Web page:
Low risk of Zika virus reaching the UAE

Experts say pregnant women should not travel to areas where the disease is being blamed for a spate of birth abnormalities.
Dr Angela Rocha, paediatric infectologist at Oswaldo Cruz Hospital in Sao Paulo, examines two-month-old Ludmilla de Vasconcelos, who has microcephaly. An increase in the incidence of the disease is being blamed on the mosquito-borne Zika virus. Mario Tama/ Getty Images
Dr Angela Rocha, paediatric infectologist at Oswaldo Cruz Hospital in Sao Paulo, examines two-month-old Ludmilla de Vasconcelos, who has microcephaly. An increase in the incidence of the disease is being blamed on the mosquito-borne Zika virus. Mario Tama/ Getty Images

DUBAI // Health chiefs said the risk of the Zika virus spreading to the UAE was low.

They have, however, warned pregnant women to avoid visiting countries affected by the disease, which is thought to be the cause of an epidemic of birth defects in babies in South America. Other travellers have been told to make sure they use mosquito repellent.

“We are keeping a close eye on the Zika virus because we know that the world is a small village. We have to be cautious about what is happening in other countries,” said Dr Farida Al Hosani, director of communicable diseases at Health Authority Abu Dhabi.

According to the World Health Organisation, authorities in Brazil have noted an increase in Zika virus infections combined with an increase in babies born with microcephaly, a condition in which the child’s head is smaller than average and the brain is underdeveloped.

Cases of the virus, which is spread by the aedes mosquito, have since been reported in other countries in the Americas.

Speaking at the Arab Health Congress in Dubai on Wednesday, Dr Al Hosani said it was a relief that the mosquito that transmits the virus was not thought to be found in this country.

“The disease can’t be transmitted from one human to another so even if we get a case here, it will not be spread to other people,” Dr Al Hosani said.

“But people travelling to those countries where there is an outbreak should be careful and use some agents to avoid mosquito bites.”

Dr Al Hosani said there had not been any suspected cases of Zika in this country.

“Our surveillance system is very good and if we had a case admitted in the hospital we would surely know that,” she said.

Symptoms of the Zika virus, which include a mild fever, skin rash and conjunctivitis, can last up to seven days.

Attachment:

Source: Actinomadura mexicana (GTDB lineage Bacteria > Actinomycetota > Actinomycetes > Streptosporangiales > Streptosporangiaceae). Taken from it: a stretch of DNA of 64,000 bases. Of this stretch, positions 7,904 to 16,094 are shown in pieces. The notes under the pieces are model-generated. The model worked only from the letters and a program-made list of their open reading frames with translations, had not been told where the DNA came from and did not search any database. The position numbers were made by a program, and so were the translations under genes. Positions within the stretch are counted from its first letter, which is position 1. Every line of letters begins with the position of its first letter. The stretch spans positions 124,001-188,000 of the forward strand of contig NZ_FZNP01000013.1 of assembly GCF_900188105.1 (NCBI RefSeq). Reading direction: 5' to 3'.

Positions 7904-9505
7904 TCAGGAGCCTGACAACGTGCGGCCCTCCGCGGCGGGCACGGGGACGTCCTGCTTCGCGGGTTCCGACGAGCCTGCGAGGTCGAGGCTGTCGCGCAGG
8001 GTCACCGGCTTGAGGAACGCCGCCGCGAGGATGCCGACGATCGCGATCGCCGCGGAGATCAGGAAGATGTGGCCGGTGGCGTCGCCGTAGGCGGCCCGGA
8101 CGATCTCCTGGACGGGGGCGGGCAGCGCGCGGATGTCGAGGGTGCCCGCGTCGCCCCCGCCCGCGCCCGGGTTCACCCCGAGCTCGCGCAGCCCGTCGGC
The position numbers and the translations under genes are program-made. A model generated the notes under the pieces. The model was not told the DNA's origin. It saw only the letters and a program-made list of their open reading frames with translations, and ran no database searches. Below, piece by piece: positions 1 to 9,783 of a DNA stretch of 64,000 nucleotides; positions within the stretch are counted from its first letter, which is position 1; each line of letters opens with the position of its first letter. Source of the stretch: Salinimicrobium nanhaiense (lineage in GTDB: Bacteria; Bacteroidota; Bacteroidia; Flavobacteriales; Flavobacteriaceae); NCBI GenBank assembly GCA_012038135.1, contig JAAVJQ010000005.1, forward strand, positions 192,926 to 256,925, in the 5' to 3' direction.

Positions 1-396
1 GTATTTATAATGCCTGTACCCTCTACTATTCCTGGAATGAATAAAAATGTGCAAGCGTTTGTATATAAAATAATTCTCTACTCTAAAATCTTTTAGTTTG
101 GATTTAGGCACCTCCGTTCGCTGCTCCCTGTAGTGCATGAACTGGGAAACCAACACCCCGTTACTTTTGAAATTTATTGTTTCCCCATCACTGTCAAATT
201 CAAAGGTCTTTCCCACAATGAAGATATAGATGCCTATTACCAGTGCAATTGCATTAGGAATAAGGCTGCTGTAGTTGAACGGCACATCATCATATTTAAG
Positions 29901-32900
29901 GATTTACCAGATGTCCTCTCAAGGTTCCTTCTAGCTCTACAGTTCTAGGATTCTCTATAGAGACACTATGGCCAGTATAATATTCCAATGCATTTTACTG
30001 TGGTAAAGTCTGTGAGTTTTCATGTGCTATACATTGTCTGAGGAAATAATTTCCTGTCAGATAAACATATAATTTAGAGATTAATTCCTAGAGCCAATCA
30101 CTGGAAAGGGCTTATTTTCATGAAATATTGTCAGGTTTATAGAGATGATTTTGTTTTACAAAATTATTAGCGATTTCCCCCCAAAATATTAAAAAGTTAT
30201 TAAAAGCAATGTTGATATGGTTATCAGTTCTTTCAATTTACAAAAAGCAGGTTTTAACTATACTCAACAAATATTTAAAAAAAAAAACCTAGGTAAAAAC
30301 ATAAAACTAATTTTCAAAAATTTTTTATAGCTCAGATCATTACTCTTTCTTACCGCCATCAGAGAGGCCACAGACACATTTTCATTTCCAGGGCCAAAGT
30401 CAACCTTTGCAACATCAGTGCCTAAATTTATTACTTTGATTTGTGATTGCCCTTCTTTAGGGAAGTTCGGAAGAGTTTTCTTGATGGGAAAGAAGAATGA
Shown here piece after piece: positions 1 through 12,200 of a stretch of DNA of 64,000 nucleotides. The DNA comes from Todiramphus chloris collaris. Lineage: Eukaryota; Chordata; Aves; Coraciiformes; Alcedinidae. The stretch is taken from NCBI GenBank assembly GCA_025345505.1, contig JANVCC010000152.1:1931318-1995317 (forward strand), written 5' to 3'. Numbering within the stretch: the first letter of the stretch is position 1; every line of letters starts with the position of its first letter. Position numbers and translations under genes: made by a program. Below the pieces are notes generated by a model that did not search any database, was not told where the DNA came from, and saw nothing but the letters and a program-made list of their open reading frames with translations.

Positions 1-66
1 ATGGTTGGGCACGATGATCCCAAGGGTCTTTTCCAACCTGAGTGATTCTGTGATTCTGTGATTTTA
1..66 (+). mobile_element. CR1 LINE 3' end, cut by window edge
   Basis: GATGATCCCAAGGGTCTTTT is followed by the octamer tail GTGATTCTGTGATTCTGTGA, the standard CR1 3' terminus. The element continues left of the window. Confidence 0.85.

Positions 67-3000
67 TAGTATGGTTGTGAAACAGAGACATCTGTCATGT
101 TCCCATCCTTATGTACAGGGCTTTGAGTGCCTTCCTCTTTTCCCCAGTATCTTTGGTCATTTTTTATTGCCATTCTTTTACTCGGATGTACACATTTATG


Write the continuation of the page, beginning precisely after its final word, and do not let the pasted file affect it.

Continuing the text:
Dr Ziad Memish, senior consultant in adult infectious diseases at the Prince Mohamed bin Abdulaziz Hospital in Saudi Arabia, said more research was needed into the disease.

“Testing for the virus is also at a very early stage now and a lot of work is being done by the World Health Organisation and the Centre for Disease Prevention in Atlanta to define the disease,” he said.

“Any country which is challenged by Dengue virus will also be challenged by Zika virus if it’s introduced, because the same mosquitoes are responsible for the two diseases. That’s how the disease spread from Brazil to many countries in South America. I expect that this will continue to spread,” he said.

The best way to halt its spread was a mosquito bite prevention programme, Dr Memish said.

He said visitors to South America should use an insect repellent containing a high concentration of Deet.

Dr Lyssette Cardona, chief of the infectious diseases unit at the Cleveland Clinic Abu Dhabi said: “With global travel, any infection can spread, but at this time we are keeping a close watch on Zika virus.”

She believed pregnant women should avoid unnecessary travel to areas where there was an outbreak. “Zika virus is a mosquito-transmitted disease, so you want to make sure that you make use of the preventive measures available, which can be any insect repellent or any Deet-containing products, which are the most effective against mosquitos,” she said.

There is no specific treatment or vaccine available for the virus. Wearing light-coloured clothes that cover as much of the body as possible, using insect repellent and sleeping under mosquito nets are some preventive methods listed by the WHO.

No official travel warnings have yet been issued by authorities and “there is no recommendation from the WHO to start screening at the airport”, Dr Al Hosani confirmed.

“The mobility of this population is a challenge to maintaining a healthy population. We need to be prepared for emerging infections,” she said.

arizvi2@thenational.ae

Published: January 27, 2016 04:00 AM

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